For the research project that generated this essay, I code these “just who the fuck do you think you are” comments (so named for how frequently that sentiment is expressed) by discursive signals of the logic used by the commenter. They span readers I code as: specialist readers, non-specialist readers and academic readers. The context and tone of the threat is specific to each group’s logics, but the basis of the threat is the same. For example, a specialist reader is one coded as a frequent commenter, a blog follower, who also follows and engaged with me across more than one social media platform. Their comments most often use the sociological language or broad academic concepts in responses. They discursively signal they are “insiders” by talking about social theory specifically or appealing to generalist expertise, as in “I have long had an interest in Roman slavery.” Negative comments from specialist readers include assuming that my adviser is “black like [me]” or arguing that I am in “black studies” to locate me in a context of low expectations of intellectual rigor.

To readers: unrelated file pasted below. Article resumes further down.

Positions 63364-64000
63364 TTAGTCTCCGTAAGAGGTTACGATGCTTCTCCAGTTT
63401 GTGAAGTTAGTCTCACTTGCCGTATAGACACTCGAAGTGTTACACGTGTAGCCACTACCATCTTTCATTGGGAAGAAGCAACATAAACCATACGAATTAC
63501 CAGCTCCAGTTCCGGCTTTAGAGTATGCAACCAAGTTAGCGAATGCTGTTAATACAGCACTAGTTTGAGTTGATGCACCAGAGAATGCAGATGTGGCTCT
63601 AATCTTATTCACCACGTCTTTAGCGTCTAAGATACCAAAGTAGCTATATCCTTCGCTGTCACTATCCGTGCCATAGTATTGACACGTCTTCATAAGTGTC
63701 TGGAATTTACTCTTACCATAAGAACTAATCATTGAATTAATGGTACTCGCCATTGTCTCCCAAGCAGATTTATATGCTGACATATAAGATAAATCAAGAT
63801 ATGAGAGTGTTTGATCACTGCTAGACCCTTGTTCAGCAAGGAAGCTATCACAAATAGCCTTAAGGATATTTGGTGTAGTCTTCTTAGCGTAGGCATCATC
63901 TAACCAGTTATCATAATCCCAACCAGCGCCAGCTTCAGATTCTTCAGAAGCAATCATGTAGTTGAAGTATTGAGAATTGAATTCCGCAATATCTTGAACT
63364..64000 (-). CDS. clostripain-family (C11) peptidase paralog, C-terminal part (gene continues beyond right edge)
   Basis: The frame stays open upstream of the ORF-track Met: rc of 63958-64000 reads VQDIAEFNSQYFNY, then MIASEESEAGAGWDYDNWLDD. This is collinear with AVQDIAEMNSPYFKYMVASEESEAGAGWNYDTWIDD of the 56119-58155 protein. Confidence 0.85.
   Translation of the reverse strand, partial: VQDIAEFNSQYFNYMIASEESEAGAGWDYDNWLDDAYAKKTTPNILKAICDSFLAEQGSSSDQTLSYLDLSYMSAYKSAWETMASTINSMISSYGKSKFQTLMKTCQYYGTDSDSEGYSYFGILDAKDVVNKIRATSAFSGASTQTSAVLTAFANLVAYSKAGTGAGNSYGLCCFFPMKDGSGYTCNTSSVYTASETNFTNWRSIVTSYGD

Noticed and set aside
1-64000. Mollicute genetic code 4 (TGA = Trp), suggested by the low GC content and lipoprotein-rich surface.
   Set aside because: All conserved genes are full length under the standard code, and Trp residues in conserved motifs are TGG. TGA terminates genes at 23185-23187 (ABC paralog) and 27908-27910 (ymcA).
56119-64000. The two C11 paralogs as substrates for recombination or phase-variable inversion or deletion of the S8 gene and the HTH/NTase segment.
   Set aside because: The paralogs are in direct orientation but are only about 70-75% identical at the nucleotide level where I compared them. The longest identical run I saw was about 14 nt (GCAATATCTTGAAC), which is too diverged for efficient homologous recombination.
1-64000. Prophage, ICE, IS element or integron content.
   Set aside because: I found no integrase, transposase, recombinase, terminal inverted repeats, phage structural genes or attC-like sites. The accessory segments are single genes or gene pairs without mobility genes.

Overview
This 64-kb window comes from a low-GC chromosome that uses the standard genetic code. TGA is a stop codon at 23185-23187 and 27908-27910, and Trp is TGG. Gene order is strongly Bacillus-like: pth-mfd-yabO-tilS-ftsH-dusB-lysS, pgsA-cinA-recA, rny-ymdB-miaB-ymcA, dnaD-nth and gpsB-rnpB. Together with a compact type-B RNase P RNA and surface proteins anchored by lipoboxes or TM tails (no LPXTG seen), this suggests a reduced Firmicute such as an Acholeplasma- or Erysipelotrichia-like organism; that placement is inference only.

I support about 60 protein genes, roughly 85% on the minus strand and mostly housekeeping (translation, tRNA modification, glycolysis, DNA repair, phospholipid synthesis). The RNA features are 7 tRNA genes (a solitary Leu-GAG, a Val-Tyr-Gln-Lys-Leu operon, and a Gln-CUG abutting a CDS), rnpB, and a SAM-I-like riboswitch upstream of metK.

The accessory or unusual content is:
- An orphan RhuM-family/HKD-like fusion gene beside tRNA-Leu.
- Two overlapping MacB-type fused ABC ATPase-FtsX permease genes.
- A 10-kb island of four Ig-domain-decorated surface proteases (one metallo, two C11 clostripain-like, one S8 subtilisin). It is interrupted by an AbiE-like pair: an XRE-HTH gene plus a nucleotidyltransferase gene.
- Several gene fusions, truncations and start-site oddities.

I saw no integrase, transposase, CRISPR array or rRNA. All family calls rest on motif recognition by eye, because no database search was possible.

Non-specialist readers have generally read a single post out of the context of my blog’s organizational logic and corpus of work. They mention that they were directed to the post through a Facebook post or similar content sharing mechanism. These commenters increase when a post goes viral or jumps social media platforms. Negative responses from this group most often condemn intellectualism generally (e.g. “liberal college elite”) but also specifically my location as a black woman in a university. These comments most often reference affirmative action and threaten to contact my University. The latter is particularly interesting as it supposes that their dissent will carry more weight with an organization they view as sponsoring my content than will my own formal institutional affiliation.

While the assumed authority of specialist and non-specialists is often grounded in some fictive value of amorphous whiteness, academic audiences appeal most directly to their formal institutional affiliations. Academic readers are narrowly defined here by those who use their .edu email addresses and/or institutional titles in their comments. All but one of the negative comments from academics included in this analysis (n=119) imply that they know senior academics, have more elite affiliations than do I, and that they will use those ties to reveal me as not an intellectual inferior so much as a junior scholar. Conceptually, the two designations are similar in their implication that I do not have the power to exert dominion over my intellectual capabilities through writing for a public. It is an indirect appeal to power that has the same motivation: separating who I am from what I am legitimately allowed to know.